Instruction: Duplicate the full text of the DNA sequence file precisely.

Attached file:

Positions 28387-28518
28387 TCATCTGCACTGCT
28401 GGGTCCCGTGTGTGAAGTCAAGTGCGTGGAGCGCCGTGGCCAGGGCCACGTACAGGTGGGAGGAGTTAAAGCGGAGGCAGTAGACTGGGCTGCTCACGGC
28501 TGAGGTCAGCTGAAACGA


Positions 28387-28518
28387 TCATCTGCACTGCT
28401 GGGTCCCGTGTGTGAAGTCAAGTGCGTGGAGCGCCGTGGCCAGGGCCACGTACAGGTGGGAGGAGTTAAAGCGGAGGCAGTAGACTGGGCTGCTCACGGC
28501 TGAGGTCAGCTGAAACGA